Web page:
Praise be to God. In a great sense of humility, we are gathered once again to discharge our usual responsibility as an organisation in holding the annual general assembly of our beloved party, the United Malays National Organisation or UMNO.
2. Indeed, such a gathering is not merely a ritual in fulfilling the requirement of the organisation’s calendar. Rather, it is a great resolve to implement the process of reflection and rejuvenation by rectifying weaknesses, strengthening the party machinery, enriching the direction of the organisation, and thus ensuring the survival of the fold.
3. As we all know, this is the last general assembly before the 13th General Election. The Dewan Rakyat (House of Representatives), if it is not dissolved by the Yang di-Pertuan Agong on the advice of the Prime Minister, will dissolve by itself on 28 April 2013.
4. Therefore, each one of us, regardless of whether they are our brothers and sisters down there, the ladies and gentlemen who have taken up the space above, not to mention the leaders here and, of course, the so many UMNO members wherever they may be, even the anonymous, those without any position or rank, no matter if they have never stepped into this blessed hall, I believe all of us can feel the intensity of the gust in the direction of the battle ground’.
5. Most obviously, we can feel that our party has improved in spirit. We are confident that the party machinery, from the branches to the divisions, liaison and national levels, is also prepared to face the coming general election.
6. Now, the reverberating signals and the resonating drums are gaining momentum. The time has come to take the necessary steps, the time is due to streamline teams, the moment has arrived to buckle up the horses. Carrying our respective roles, let’s go back to the people to renew the mandate.
7. At the same time, brothers and sisters, let’s pray as much as we can that, with God’s blessings, when we meet at this Merdeka Hall next year, we will gather again backed by strong support as the ruling party to manage the nation’s interests and to prosper the economy and the people over the next five years.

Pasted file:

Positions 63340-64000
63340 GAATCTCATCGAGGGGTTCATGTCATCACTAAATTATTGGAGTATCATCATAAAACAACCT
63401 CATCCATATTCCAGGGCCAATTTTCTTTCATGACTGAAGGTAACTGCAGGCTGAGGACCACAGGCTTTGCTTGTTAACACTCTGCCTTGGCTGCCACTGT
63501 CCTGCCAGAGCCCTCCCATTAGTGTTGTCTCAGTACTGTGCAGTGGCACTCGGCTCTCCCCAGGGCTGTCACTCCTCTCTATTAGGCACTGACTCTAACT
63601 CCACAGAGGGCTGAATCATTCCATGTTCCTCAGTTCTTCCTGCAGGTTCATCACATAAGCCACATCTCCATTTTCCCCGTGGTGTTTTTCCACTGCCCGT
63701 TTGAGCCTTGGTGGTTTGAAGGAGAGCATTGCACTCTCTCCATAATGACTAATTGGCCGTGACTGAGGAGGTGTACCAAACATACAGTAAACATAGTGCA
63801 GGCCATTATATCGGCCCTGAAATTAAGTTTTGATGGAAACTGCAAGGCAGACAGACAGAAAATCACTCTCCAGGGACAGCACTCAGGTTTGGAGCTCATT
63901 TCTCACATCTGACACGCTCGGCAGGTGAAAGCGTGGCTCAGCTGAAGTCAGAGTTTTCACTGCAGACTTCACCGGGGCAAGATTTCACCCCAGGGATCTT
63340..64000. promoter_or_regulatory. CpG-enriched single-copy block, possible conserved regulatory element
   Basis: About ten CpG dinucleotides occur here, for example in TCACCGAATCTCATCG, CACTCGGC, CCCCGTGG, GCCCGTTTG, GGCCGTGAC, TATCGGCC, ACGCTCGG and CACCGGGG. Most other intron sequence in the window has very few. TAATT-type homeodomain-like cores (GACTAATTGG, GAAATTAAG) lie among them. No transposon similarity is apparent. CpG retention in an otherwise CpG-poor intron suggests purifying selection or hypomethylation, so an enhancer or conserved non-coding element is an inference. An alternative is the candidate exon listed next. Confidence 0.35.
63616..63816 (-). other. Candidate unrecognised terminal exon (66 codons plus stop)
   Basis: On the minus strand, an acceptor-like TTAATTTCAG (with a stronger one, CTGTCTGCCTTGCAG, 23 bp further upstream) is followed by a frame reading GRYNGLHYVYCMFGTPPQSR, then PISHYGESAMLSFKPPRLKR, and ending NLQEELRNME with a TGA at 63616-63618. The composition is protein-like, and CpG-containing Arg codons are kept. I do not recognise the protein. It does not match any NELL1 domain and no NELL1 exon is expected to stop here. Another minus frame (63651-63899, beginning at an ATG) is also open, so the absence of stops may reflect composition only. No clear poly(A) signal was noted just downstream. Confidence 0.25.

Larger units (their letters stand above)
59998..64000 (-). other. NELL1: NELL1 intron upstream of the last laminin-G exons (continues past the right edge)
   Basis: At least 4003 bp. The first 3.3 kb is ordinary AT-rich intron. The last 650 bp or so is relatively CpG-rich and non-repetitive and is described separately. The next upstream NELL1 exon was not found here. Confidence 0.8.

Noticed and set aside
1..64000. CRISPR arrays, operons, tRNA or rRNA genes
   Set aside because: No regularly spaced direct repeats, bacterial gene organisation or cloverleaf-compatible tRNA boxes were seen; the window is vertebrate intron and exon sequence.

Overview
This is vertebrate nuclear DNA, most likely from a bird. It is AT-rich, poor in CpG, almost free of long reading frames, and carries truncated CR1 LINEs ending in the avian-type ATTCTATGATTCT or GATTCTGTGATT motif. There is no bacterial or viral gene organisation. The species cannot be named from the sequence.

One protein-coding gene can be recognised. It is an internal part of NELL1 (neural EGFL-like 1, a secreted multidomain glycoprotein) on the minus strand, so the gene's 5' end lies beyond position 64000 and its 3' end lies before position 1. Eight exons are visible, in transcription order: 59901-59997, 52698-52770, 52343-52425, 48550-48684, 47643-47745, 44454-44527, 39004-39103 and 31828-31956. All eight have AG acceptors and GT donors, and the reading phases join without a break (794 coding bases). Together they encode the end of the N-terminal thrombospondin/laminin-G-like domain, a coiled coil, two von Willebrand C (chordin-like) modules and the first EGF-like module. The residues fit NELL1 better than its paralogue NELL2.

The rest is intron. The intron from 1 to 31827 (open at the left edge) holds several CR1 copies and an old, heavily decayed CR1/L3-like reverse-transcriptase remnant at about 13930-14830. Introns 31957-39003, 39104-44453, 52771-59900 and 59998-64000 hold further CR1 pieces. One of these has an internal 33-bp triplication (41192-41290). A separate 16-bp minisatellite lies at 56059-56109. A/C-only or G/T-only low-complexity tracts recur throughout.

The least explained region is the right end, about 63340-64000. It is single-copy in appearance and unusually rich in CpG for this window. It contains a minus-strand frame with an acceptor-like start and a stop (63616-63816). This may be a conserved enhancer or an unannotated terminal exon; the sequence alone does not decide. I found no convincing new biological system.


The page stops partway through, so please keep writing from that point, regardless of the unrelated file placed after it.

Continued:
8. In fact, even more than that, I hope that with the blessings of the Almighty, we will remain the ruling party that will raise Malaysia to the ranks of a developed nation when 2020 dawns.
9. Nevertheless, while we fan the fire of the fighting spirit, let’s not forget the past. Remember, the 12th General Election in March 2008 was a very bitter experience, most painful, in the political history of UMNO and the Barisan Nasional.
10. In this regard, I believe that the waves, storms and resistance of these years have really instilled awareness in the minds of all.
11. For a political party that has buttressed the Federal Government for more than half a century, the bitter episode should serve as a lesson for us all. In fact, it was a clear signal of the Malaysian people to UMNO and its partners in the Barisan Nasional to change, according to the tastes, aspirations and expectations of the people.
12. What is certain is that we cannot just go on talking and procrastinating. We need to intensify our actions and redouble our efforts. Only in this way will UMNO continue to be noticed, always taken into account and eternally cared for by the people.
13. As such, in the period of less than four years since I and my colleagues were entrusted with the leadership of the party and government, we have tirelessly worked hard to fulfill the needs and wants of the people.